The Craft Edit

December 2019

Hilary Grant / Elliot Hatherley

Hilary Grant / Elliot Hatherley

The Craft Edit is your monthly insight into Scotland’s thriving craft sector. Hear all the latest news from awards and funding, to artist residencies and special collaborations.

Scotland designers awarded Design Guild Mark

22 designers were awarded the Design Guild Mark in May this year, including Scotland-based designers Catherine Aitken, Namon Gaston and Peter Holmes.

Now in its eleventh year, the Design Guild Mark recognises the highest standards in the design of furnishings in volume production by British designers working abroad, and designers based in Britain.

Catherine Aitkin received the Jonathan Hindle Prize for Excellence for The Ori Guest Bed, a versatile piece functioning as both a daytime sofa and pull-out double bed. Edinburgh-based accessories brand Catherine Aitken designs and handcrafts items created for those who want to connect with beauty, purpose and provenance. Catherine collaborated with Another Country, an award-winning company that produces contemporary wood furniture and home accessories.

Namon Gaston and Peter Holmes received the DGM 215 award for The Oxbow Lounge Chair. Available as an arm and side chair, the Oxbow Lounge Chair has been crafted from European oak and Swedish oak bark tanned leather.

Namon Gaston designs his carefully proportioned and considered furniture from his workshop in East Lothian. Each piece has been meticulously designed, developed and refined, and is handmade to order. In order to create The Oxbow, he collaborated with Edinburgh-based maker Peter Holmes. Peter’s company Be Seated specialises in producing bespoke upholstered furniture along with the restoration of antique pieces.

The judging panel comprised of leading industry professionals with a background in furniture, hospitality, commercial, retail, or media industry. Each entry was judged on the demonstration excellence in design, materials, manufacture and function.

The Design Guild Mark is now accepting applications for next year’s awards and a new Lighting Design category has been launched for 2020.

Image: Juli Bolaños-Durman / Photography by Shannon Tofts

Maker Juli Bolaños-Durman collaborates with fragrance brand Jorum Studio

An exciting collaboration between Edinburgh-based designer Juli Bolaños-Durman Studio titled Wild Flowers is on show at Make Hauser & Wirth Somerset.

Scotland-based glass artist, Juli Bolaños-Durman, presents her latest collaboration with independent Edinburgh-based fragrance brand, Jorum Studio. The collection opened to the public on 18 October, as part of the exhibition Re.Use, Re.Think, Re.Imagine at Make Hauser & Wirth Somerset.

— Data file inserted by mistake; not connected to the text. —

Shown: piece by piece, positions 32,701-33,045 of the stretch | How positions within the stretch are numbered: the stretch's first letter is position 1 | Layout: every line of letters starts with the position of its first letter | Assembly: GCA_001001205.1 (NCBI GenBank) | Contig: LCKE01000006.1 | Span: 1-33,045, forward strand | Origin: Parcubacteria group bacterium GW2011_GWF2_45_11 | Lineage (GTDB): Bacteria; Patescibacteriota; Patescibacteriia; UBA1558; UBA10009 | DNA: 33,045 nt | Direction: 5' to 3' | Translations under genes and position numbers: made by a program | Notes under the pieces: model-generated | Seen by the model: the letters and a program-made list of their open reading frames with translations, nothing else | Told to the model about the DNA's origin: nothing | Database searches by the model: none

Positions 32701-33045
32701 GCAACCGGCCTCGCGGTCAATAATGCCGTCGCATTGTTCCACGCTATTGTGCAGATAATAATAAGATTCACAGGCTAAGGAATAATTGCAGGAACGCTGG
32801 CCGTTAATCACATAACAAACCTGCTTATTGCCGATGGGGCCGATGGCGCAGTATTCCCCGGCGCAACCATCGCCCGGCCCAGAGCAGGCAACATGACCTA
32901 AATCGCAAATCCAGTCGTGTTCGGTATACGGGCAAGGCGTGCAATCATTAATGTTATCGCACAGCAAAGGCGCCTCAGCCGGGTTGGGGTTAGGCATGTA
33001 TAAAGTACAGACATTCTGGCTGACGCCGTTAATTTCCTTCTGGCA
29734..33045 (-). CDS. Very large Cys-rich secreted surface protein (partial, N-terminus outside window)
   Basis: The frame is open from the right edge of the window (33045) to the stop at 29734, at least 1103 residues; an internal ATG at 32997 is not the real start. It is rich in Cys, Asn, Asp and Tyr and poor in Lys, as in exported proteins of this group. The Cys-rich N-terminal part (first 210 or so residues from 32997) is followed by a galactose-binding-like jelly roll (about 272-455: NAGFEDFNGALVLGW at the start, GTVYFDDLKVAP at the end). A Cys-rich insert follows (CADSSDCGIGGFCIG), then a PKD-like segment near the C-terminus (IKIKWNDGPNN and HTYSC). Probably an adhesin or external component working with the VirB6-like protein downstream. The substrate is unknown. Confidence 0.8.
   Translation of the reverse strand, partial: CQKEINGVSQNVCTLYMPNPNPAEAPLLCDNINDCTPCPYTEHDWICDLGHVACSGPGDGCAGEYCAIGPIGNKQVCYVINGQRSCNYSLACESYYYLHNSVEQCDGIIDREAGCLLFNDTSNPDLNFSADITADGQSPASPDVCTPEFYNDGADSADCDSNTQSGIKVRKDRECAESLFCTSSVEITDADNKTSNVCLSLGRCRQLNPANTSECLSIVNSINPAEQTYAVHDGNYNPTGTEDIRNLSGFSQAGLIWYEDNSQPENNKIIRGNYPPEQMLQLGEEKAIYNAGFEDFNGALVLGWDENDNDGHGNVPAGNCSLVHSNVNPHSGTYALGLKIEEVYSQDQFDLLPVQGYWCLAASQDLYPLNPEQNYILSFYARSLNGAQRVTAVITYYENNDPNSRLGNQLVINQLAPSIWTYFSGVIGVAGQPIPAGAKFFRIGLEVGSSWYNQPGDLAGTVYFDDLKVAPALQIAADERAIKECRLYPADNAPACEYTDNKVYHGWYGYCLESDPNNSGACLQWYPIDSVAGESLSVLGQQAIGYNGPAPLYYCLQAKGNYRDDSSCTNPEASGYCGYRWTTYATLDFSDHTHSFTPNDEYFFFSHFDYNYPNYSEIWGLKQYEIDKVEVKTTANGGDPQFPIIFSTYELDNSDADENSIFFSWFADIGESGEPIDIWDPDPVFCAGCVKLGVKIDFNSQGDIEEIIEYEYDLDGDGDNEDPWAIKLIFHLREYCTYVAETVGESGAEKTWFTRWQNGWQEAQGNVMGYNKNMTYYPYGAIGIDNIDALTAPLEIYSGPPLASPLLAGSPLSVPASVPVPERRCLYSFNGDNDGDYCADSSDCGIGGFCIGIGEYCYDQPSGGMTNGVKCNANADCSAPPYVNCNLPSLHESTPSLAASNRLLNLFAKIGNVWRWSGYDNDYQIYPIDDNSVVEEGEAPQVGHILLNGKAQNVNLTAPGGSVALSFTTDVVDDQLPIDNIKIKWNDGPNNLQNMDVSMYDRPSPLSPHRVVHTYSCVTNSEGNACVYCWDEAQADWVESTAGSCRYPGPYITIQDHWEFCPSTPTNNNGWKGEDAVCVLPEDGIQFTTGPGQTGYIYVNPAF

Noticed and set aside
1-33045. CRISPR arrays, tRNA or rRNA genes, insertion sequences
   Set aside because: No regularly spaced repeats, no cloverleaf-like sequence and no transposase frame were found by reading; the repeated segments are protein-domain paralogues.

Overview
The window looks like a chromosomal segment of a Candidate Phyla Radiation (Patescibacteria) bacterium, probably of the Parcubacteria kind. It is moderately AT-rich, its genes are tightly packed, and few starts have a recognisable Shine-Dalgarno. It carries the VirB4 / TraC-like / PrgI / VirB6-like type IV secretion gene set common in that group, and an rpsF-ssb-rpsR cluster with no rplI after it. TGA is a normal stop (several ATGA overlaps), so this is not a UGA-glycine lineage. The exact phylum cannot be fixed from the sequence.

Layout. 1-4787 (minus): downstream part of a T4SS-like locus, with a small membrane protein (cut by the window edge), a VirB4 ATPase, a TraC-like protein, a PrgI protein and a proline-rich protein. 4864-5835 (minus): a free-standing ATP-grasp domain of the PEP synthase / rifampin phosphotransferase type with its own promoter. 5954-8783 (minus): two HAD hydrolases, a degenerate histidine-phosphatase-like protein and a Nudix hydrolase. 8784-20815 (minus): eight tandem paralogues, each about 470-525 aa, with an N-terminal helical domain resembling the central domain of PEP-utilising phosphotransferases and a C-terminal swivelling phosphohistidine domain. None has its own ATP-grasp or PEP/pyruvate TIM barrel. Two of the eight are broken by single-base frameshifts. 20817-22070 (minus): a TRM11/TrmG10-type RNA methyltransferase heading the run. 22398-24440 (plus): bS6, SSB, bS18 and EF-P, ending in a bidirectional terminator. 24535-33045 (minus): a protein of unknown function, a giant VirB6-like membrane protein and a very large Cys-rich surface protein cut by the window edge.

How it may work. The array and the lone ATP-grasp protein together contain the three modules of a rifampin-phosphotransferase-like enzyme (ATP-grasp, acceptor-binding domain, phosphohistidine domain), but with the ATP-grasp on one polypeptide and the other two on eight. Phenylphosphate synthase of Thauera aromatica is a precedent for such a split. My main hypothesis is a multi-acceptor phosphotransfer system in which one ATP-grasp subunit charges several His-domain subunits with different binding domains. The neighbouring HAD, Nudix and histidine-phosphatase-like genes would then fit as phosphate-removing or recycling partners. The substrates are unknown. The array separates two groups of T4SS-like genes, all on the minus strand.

Titled Wild Flowers, the collection comprises of 21 sculptures, which embody the bountiful nature of wild flowers and our natural environment. They are brought to life by deconstructing discarded glass and embellishing them with colourful layers of hand-cut details.

Juli is known for revitalising waste material by applying various heritage cold-working processes. Her practice is driven by a genuine concern for the environment and the amount of waste produced by consumers. As a maker working with a material that can be repaired, this project represents an opportunity to demonstrate both the traditional skills and artistic vision to breathe new life into discarded objects.

Alongside Juli's works in response to the Jorum Studio collection, Edinburgh-based photographer Shannon Tofts was commissioned to document the finished pieces.

Presenting the work of seven UK-based experimental makers, the exhibition is open at Make Hauser & Wirth Somerset until New Year’s Day 2020.


Designer makes history by joining Hammermen of Dundee
Jewellery designer Teena Ramsay has made history by becoming the first female maker to join the city trade group, The Hammermen Incorporation of Dundee.

As the jewellery and metal design programme director at Duncan of Jordanstone College of Art and Design, Teena’s work consists largely of carefully-crafted contemporary pieces.Teena produces rings, chokers, neckpieces and bracelets fashioned in gold, steel and silver with unusual stone settings and beads.

In order to join the Hammerman Incorporation of Dundee, Teena had to swear an oath of allegiance as part of the Nine Incorporated Trades, by striking the ceremonial anvil and signing her name in the locket book - a document which dates back to 1587.

Founded in the 16th Century, The Hammerman Incorporation of Dundee is one of the city’s historic Nine Trades. They created a strong bargaining group to oversee the individual trades, help them control their funds, and to provide funds for charitable causes.

They also purchased property and participated in the running of many bodies within the City of Dundee, providing board members and funds to many key institutions and organisations.

As long-term supporters of Teena’s course at Duncan of Jordanstone, the Hammermen sponsor annual prizes that enable students to develop their practice. It was this relationship, and Teena receiving the title of Incorporation’s Boxmaster Chain of Office, that led to her joining.

Today, The Hammerman Incorporation of Dundee comprises of more than 60 members, including blacksmiths, plumbers, mechanics and engineers. The group are largely involved in charity work, mostly regarding education.

Image: Kate Colin / Photographer unknown

Scotland makers help celebrate 125 years of ANCNOC WHISKY DISTILLERY

To mark 125 years of its distillery in style, anCnoc Single Malt Scotch Whisky has collaborated with Scotland makers Kate Colin and Joachim King.

Each maker produced a bespoke piece inspired by the distillery’s story, and the two new Limited Edition expressions – anCnoc 16 Years Old Cask Strength and the new Limited Edition Peated whisky, which were created in celebration of anCnoc’s 125 year anniversary.

Kate Colin was invited to collaborate due to her unique work with paper.Using geometric forms to create innovative and sculptural work, her designs are created through intricate hand scoring and folding techniques.

Kate drew inspiration from anCnoc's 16 Years Old packaging, which is a bright turquoise colour, and the Limited-Edition packaging, which features the Black Hill. Its peaks and valleys are reflected through the folds in the paper. Sixteen copper decals were added to represent each year the whisky spent maturing quietly in the distillery’s warehouse.